Military colleagues (same ones who produced this fine piece) recently asked some good questions. I replied:
- How could DoD and DoS be better postured to address regional and world conflicts to ensure a whole of government approach to identify and synchronize lines of effort in both planning and execution?
While intellectually DoD and DoS are more in agreement on a whole of government approach than any other time I can remember in the past 20 years, there is a gigantic imbalance in the capacities and cultures of the two institutions. State persists with a “sink or swim” culture fundamentally opposed to planning, which is still honored more in the breach than the observance. It also lacks appropriate personnel and resources. That is about to get worse, not better, due to budget cuts.
Ideally, State Department officers should train with military units with which they might deploy in the future. That would vastly increase mutual esteem and communication. But it is mostly impossible today. The best that can be hoped for is some commonality in the training materials for both, though State is likely to be doing precious little training for stabilization operations in the next few years. I fear we are back to where we were 20 years ago: our military instrument is far more potent than our civilian instruments, and there is a yawning gap between them.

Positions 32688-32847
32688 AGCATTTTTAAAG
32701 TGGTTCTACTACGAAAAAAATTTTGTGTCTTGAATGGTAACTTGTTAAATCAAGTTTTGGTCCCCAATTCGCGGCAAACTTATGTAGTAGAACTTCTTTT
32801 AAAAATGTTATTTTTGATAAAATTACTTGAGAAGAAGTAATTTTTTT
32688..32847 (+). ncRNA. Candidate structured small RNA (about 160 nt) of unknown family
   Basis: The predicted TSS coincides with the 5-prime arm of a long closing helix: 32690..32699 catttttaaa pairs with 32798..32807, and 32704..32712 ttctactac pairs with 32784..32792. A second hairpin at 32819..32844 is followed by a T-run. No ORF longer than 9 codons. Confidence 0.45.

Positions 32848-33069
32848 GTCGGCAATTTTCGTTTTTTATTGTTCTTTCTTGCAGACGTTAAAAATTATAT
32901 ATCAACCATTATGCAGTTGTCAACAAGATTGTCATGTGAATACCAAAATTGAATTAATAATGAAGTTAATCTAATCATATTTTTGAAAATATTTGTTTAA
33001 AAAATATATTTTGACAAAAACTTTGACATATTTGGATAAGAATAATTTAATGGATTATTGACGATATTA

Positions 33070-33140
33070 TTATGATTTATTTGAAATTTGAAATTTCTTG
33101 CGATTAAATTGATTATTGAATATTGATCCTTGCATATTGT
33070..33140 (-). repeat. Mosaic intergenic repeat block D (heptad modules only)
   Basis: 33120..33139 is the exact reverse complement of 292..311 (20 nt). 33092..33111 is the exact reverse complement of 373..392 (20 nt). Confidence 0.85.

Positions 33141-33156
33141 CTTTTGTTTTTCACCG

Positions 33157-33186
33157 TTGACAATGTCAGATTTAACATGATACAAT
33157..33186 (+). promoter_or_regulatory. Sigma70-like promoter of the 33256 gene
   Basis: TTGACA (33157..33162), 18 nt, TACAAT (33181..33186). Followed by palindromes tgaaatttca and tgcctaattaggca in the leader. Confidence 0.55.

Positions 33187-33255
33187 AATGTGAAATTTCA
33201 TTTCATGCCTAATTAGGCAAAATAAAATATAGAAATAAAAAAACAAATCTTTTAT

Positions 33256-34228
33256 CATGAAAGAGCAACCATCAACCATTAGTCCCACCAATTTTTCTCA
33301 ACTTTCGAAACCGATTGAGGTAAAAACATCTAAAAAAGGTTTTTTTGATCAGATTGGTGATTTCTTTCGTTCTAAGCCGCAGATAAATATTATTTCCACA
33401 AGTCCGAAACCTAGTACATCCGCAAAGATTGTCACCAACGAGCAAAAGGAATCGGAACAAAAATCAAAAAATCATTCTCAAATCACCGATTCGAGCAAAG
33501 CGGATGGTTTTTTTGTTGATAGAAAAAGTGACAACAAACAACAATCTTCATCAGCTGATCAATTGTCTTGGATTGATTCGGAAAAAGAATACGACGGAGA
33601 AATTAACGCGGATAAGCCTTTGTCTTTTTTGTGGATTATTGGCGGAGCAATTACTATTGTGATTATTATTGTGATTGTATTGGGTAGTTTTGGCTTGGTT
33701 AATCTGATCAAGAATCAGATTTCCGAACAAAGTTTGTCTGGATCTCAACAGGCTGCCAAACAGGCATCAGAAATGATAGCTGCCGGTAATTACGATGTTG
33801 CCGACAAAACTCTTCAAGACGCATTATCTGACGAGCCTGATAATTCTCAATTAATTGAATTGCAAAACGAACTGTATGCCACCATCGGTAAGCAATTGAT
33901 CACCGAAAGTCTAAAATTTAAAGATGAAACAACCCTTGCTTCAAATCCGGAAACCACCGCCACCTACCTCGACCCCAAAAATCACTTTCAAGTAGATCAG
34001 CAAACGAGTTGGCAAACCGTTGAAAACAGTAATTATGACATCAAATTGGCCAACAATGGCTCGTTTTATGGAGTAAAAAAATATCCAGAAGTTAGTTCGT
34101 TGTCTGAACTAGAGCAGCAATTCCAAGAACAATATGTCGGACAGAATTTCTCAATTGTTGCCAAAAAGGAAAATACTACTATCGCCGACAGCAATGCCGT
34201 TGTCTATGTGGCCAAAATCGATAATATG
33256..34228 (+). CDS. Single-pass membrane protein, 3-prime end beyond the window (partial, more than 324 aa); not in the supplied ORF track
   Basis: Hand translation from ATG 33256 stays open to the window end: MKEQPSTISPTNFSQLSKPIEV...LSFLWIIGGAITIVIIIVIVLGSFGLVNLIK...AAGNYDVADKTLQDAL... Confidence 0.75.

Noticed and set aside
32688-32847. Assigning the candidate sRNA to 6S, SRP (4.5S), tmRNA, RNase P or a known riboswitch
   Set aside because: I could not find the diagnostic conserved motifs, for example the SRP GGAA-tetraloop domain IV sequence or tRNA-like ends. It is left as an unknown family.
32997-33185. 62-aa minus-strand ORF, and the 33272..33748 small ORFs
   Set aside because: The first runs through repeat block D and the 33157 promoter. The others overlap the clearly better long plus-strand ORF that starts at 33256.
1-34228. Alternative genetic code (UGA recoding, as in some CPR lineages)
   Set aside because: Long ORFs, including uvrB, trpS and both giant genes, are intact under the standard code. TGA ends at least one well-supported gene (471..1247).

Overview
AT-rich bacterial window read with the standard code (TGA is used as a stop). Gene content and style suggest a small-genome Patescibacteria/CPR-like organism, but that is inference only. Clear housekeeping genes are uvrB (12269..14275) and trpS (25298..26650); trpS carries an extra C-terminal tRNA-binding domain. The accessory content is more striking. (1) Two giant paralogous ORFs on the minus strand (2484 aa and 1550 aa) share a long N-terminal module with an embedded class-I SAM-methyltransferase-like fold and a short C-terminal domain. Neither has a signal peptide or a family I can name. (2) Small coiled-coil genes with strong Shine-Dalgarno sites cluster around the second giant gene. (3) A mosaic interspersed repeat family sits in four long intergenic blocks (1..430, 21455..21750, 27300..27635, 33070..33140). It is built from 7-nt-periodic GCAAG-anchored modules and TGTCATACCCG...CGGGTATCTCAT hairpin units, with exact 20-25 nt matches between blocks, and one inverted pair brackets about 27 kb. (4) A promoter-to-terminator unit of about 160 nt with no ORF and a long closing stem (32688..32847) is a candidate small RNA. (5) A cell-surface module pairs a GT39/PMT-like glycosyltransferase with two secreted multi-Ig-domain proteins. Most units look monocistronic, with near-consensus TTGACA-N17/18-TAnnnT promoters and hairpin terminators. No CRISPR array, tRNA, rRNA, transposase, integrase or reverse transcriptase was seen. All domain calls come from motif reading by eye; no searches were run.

2. What does a successfully concluded campaign against ISIS look like? Considering costs, reputation, and balance of influence, how should the U.S./Coalition define success? Is the defeat of ISIS a success if it causes the balance of power in the region to shift towards Iran, Assad, or Russia?